The media are essential in the fight against discrimination. Ionut Codreanu is one of the coordinators of Active Watch, an organisation established in 1994 that monitors hate speech in the media, provides training for journalists and conducts research: “Since the fall of the regime until now there have been changes in the perception of the Roma in the media. 30 years ago you could read in newspapers calls to lynch Roma communities. That’s unthinkable now. As we approached 2000, with EU membership, everything was softened. The state began to monitor hate crimes, and inclusion policies were put in place for the EU to see that we were doing well. Political attitudes changed, and the media became more professional and loosened up,” he says. But Codreanu admits that a lot of work remains to be done: “Some newspapers still stigmatize [the Roma], some television programmes laugh at them, and a dangerous new narrative that is spreading.”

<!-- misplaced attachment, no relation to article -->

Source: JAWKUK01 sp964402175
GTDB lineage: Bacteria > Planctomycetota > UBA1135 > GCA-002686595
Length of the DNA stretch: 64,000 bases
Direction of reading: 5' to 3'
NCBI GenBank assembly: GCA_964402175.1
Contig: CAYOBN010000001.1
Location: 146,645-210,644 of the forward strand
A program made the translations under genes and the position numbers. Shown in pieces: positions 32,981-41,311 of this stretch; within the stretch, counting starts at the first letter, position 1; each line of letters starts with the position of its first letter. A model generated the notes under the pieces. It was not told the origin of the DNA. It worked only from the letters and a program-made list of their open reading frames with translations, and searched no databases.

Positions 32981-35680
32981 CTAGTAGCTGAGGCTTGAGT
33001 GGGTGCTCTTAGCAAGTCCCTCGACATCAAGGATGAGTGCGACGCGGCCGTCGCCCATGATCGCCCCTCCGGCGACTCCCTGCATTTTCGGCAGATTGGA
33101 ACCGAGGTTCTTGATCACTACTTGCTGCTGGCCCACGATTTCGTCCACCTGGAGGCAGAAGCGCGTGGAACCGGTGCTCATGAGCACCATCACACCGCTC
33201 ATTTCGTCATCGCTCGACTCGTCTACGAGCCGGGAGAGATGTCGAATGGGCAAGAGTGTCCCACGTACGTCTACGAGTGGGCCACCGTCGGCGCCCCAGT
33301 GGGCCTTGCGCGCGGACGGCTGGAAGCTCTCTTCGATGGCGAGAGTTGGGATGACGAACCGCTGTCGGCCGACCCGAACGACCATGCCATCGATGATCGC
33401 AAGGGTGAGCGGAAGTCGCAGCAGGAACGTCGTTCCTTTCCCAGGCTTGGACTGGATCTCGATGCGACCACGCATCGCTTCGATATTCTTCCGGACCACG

Such a new narrative has to do with the image that other European countries have of Romania. “Since we joined the EU, we have detected a new narrative about the Roma in the media: they are blamed for the country’s image. It is said that the Roma embarrass us as a country, and some are asking to switch the official denomination [in Romanian] from ‘roma’ to ‘ţigan’, so that they are not longer associated to the country. The ethnicity of offenders is still mentioned. That doesn’t help to fight stereotypes.”
Gelu Duminică admits that he uses the media as much as he can: “Talking to the media has allowed me to create a network of contacts that I use to gain support and get the message across. I invest a lot of time in interviews, because I see the media as allies to change things.”